Perched beneath the big guns on the deck of the mighty battleship USS Iowa, Indian Motorcycle was flexing a little muscle of its own, the 2016 Indian Chieftain Dark Horse. The blacked-out treatment suits the big bagger well, injects it with a little more “rock & roll.” If Indian’s seeking to broaden their customer base and attract a younger demographic using essentially the same platform, it’s surprising how something as simple as a new color can do just that. Because during our adventure up the California coast, more often than not it’s been younger guys coming over to check it out, heads nodding and thumbs up. Mission accomplished.
“There’s an attitude difference and that’s really what the Chief Dark Horse lineup is all about,” said Indian Motorcycle’s External Relations Manager Robert Pandya.
In addition to making millenials drool, Indian designed the Chieftain Dark Horse “to be our most customizable platform.”
“We’re starting to see a lot of custom baggers come out off of this platform,” added Pandya.
The Indian Chieftain Dark Horse has custom appeal right off the showroom floor. The distinctive fairing looks sharp in black, the treatment accentuates the swoop of the valanced front fender nicely, and the chief’s face under the ebony Indian headdress shines like a beacon at night. Indian trimmed down the electronically adjustable windscreen just a tad and slapped on a wide, studded solo seat with a cush contour and thick padding. The list of factory Indian aftermarket accessories is extensive, from apehanger handlebars to saddlebag speakers to performance parts.
An Indian Chieftain Dark Horse that had already received the custom treatment by Hollister Powersports sat next to the stock bike on deck to further demonstrate its customization potential. While the taller 21-inch RC Components front hoop, the lights frenched into the rear, trimmed-down stock front fender and custom paint required some expertise, the rest of the transformation was achieved with factory accessories. Rey Sotelo, Hollister Powersports General Manager, has seen Indian Motorcycles come full circle. He was one of the figureheads of the Gilroy Indian team who didn’t have the engineering and resources its current owner, Polaris Industries, does. Sotelo said it was a privilege getting to be the first to put the custom treatment on the Indian Chieftain Dark Horse.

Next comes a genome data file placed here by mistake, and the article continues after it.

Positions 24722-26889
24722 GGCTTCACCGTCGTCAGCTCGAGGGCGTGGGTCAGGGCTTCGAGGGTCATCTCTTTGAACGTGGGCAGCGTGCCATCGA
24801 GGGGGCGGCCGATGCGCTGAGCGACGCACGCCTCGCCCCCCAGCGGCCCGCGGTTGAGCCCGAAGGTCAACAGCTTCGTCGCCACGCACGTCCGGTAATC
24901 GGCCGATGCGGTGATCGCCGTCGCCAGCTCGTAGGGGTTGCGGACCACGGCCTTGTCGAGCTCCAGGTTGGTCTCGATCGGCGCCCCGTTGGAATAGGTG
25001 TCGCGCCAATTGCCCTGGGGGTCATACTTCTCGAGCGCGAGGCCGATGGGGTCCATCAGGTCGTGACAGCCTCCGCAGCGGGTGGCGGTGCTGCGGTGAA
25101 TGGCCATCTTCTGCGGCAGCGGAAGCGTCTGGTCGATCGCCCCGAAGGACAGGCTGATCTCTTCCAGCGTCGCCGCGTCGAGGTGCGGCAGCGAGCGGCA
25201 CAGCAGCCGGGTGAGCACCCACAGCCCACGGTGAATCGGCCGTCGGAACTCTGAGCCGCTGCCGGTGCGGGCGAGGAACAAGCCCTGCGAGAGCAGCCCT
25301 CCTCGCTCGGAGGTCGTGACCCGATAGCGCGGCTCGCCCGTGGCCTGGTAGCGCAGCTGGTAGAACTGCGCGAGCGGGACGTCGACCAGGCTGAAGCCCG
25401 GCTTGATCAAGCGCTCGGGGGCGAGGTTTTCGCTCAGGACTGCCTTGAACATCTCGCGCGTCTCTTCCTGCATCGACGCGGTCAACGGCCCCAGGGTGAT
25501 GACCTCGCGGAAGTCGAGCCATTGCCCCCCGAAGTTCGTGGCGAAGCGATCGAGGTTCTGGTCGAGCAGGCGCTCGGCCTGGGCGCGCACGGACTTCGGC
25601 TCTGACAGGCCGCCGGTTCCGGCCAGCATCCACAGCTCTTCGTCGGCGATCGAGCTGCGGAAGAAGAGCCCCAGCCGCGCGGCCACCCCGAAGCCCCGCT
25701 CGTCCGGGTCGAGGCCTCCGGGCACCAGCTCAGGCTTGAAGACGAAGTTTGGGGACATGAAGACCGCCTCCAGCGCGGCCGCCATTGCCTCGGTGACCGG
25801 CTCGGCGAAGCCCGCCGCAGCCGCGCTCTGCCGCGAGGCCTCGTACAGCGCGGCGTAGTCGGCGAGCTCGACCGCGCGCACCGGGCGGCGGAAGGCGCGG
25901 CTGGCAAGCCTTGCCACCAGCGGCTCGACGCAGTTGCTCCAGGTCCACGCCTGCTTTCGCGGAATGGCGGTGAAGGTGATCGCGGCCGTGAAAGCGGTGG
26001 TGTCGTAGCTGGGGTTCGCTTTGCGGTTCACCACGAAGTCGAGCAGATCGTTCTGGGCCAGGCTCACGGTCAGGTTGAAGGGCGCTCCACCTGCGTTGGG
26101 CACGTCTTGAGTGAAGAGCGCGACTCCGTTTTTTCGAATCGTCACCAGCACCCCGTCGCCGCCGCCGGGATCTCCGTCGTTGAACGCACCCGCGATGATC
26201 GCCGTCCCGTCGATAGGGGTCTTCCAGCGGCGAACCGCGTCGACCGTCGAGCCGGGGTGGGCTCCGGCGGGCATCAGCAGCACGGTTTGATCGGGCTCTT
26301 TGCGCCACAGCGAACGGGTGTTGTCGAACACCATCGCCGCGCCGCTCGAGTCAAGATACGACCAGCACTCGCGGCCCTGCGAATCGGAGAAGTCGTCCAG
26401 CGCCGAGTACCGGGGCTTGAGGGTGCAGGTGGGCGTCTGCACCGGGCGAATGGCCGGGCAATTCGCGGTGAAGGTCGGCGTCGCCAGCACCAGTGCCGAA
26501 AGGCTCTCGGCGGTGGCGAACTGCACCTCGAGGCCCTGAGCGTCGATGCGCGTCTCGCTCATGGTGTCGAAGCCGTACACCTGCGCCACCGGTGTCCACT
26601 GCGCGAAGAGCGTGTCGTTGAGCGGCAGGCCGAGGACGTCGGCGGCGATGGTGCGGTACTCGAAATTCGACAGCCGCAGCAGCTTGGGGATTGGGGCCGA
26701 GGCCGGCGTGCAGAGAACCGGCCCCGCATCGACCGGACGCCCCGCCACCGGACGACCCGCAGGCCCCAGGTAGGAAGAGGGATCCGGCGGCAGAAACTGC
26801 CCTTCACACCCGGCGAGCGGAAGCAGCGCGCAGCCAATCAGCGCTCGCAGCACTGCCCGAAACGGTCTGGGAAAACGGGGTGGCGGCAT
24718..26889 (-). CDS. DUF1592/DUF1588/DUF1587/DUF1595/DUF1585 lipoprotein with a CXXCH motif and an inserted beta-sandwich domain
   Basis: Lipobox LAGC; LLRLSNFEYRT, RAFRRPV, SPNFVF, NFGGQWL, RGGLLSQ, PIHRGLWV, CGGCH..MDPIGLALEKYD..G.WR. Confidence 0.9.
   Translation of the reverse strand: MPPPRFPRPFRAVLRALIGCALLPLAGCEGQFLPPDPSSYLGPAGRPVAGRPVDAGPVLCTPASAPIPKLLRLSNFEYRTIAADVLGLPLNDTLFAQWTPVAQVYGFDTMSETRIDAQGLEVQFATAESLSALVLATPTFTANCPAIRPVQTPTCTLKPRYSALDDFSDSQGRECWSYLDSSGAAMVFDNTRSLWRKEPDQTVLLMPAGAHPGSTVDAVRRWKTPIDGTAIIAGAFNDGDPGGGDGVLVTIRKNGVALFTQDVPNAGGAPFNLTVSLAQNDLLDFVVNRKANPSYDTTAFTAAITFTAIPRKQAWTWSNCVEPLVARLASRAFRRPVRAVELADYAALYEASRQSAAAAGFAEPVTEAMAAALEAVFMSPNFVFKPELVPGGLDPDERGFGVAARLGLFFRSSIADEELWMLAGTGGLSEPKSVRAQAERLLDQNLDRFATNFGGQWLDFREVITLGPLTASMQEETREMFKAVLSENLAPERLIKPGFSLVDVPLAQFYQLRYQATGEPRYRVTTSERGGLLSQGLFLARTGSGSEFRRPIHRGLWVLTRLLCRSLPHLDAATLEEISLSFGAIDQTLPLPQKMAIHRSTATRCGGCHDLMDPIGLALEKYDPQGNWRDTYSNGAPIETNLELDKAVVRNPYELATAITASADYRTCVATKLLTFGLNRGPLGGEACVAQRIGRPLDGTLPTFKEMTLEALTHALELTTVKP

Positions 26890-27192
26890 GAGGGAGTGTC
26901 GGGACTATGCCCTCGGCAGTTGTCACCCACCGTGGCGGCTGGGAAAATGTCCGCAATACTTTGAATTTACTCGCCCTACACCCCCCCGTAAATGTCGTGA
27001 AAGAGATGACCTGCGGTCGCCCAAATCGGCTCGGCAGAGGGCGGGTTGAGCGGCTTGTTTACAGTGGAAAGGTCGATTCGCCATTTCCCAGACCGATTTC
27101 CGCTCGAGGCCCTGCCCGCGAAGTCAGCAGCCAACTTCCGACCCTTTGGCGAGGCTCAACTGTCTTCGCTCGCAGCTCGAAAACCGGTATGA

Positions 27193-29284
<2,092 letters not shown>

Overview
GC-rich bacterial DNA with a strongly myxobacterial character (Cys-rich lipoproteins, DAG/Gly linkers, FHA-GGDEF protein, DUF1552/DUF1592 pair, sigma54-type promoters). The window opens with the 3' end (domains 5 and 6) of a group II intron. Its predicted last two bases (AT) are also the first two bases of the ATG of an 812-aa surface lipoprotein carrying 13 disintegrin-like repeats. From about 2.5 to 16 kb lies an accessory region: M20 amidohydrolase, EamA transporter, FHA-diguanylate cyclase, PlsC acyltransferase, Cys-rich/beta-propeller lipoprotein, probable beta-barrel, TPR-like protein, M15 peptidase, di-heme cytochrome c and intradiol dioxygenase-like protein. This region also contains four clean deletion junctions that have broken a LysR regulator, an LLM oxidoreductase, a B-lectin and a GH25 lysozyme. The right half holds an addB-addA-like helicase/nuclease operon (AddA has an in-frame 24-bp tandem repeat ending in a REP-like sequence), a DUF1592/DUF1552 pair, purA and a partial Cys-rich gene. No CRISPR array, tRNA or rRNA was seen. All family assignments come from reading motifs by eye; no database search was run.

Our journey aboard the latest Chieftain began at the motorcycle’s press launch in San Pedro. From there, it was a lane-splitting blast up the 405 and Highway 101 to Pismo Beach. In Pismo we met up with the Why We Ride group for a scenic spin of the California coast on our way to Carmel for the Quail Motorcycle Gathering. After that, we charted a course for California State Routes 9 and 35, a wonderfully twisty strip in the Bay Area on our way to the popular biker hangout Alice’s Restaurant. Then it was over to Dublin to Arlen Ness Motorcycles to get the Chieftain Dark Horse its first 500 miles service job and to get the infernal “Change Oil Now” indicator to shut off. We polished it off with a blast up I-5 to Oregon, logging just over 1000 miles in five days. We’ve run it over just about every type of road, from fast sweepers to snaking ribbons of asphalt to highway miles. So far we’ve averaged 38 miles-per-gallon on the Indian Chieftain Dark Horse, but our journey’s not over yet.
Did we mention this particular bike we’re testing has the Thunder Stroke Stage 1 Slip-On Exhaust Kit, Thunder Stroke High Flow Air Cleaner, and Stage 2 Performance Cams? While you’ll have to wait for the full ride review in an upcoming issue of American Iron Magazine, right now all we can say is “Oh, snap!” Until then…
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